"Those needing the Java plug-in on a daily basis might think about adopting some form of click-to-play technology that would allow for a flexible configuration of the conditions under which the plug-in is allowed to run in the browser," said Gowdiak.
Java 7, the version exploitable through the latest vulnerabilities, has an option that lets users completely disable the plug-in. Sunday's update also modified Java's security settings so that it now refuses to run unsigned applets without user approval.
Chou urged users to be cautious while browsing potentially-risky sites, although that may be difficult: Exploits are often hosted on legitimate websites that have been compromised by hackers.
Java has been increasingly targeted by attackers, in part because it's a cross-platform technology that can be exploited not only on Windows PCs, but also on Macs. According to the Russian antivirus vendor Kaspersky, more than half of all attacks in the third quarter of 2012 leveraged Java vulnerabilities. Microsoft said much the same more than a year ago.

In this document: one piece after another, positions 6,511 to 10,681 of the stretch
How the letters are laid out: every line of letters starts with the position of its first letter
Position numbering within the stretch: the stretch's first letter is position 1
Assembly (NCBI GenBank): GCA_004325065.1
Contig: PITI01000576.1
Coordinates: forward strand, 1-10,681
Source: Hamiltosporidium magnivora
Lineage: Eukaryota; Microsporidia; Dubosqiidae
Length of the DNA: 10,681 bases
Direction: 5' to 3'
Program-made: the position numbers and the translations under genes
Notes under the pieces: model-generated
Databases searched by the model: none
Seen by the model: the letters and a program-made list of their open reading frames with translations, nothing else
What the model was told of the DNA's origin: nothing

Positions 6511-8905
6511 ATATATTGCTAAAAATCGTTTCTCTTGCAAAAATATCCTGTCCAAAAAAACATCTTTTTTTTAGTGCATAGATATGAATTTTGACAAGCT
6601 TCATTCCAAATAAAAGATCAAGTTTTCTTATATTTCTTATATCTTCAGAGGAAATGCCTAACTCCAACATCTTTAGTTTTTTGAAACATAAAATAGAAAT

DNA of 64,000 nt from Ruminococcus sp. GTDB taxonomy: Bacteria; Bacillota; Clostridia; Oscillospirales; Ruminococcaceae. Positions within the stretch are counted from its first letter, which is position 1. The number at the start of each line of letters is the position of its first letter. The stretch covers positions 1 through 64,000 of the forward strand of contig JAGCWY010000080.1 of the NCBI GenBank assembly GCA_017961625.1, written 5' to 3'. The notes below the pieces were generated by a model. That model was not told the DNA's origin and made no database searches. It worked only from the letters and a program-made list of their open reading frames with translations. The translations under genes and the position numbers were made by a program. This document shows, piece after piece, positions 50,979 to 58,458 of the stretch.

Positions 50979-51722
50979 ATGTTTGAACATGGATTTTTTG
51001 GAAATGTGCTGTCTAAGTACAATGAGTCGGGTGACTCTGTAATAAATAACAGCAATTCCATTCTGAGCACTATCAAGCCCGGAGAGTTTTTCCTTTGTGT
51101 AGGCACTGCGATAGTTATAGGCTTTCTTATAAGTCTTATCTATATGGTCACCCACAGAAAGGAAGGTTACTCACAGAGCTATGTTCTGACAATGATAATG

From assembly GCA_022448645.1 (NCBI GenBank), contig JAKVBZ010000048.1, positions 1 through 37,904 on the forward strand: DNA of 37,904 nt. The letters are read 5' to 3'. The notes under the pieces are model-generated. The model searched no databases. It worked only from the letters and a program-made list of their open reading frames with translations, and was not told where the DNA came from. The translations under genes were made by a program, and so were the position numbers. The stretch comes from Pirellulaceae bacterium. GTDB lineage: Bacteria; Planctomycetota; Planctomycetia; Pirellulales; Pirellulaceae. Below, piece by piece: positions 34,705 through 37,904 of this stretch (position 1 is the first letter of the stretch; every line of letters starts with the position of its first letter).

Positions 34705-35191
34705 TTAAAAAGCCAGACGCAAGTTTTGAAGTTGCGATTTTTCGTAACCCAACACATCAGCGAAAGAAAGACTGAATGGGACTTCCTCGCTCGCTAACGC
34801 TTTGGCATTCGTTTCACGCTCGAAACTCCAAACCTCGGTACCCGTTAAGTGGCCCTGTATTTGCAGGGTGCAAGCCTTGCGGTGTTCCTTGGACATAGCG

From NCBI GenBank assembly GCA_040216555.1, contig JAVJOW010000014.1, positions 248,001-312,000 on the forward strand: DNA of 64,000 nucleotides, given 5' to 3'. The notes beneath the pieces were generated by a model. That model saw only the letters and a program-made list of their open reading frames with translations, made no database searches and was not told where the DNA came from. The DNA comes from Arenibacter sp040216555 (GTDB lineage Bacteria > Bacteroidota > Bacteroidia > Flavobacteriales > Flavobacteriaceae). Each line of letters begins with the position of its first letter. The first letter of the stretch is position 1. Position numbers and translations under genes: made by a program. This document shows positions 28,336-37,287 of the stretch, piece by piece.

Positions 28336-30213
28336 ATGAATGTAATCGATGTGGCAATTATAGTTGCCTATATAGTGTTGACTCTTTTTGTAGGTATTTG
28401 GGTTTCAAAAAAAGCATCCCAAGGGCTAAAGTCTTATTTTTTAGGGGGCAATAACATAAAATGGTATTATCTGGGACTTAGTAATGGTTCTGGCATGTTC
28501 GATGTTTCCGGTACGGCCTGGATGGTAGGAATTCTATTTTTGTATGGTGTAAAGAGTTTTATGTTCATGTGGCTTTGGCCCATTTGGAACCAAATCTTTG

Other companies' software has been similarly targeted in the past, notably Adobe's Reader, a factor in that firm's increased attention to security over the last few years. Oracle may need to do the same to prove that Java is secure enough to use.
"This is a wake-up call for [Oracle]," said Gowdiak, when asked whether the US-CERT recommendation had long-term implications for Java's survival and continued use.
"This isn't the demise of Java," cautioned Chou. "It won't be going away anytime soon, especially on the server side and for desktop applications. I have no idea if Oracle will be able to move Java onto a more secure path. [But] it takes time, even when the organization is serious."
Other security pros, though, were ready to give up on Java. In a tweet last week, Andrew Storms, director of security operations at nCircle Security, simply said, "Just uninstall Java."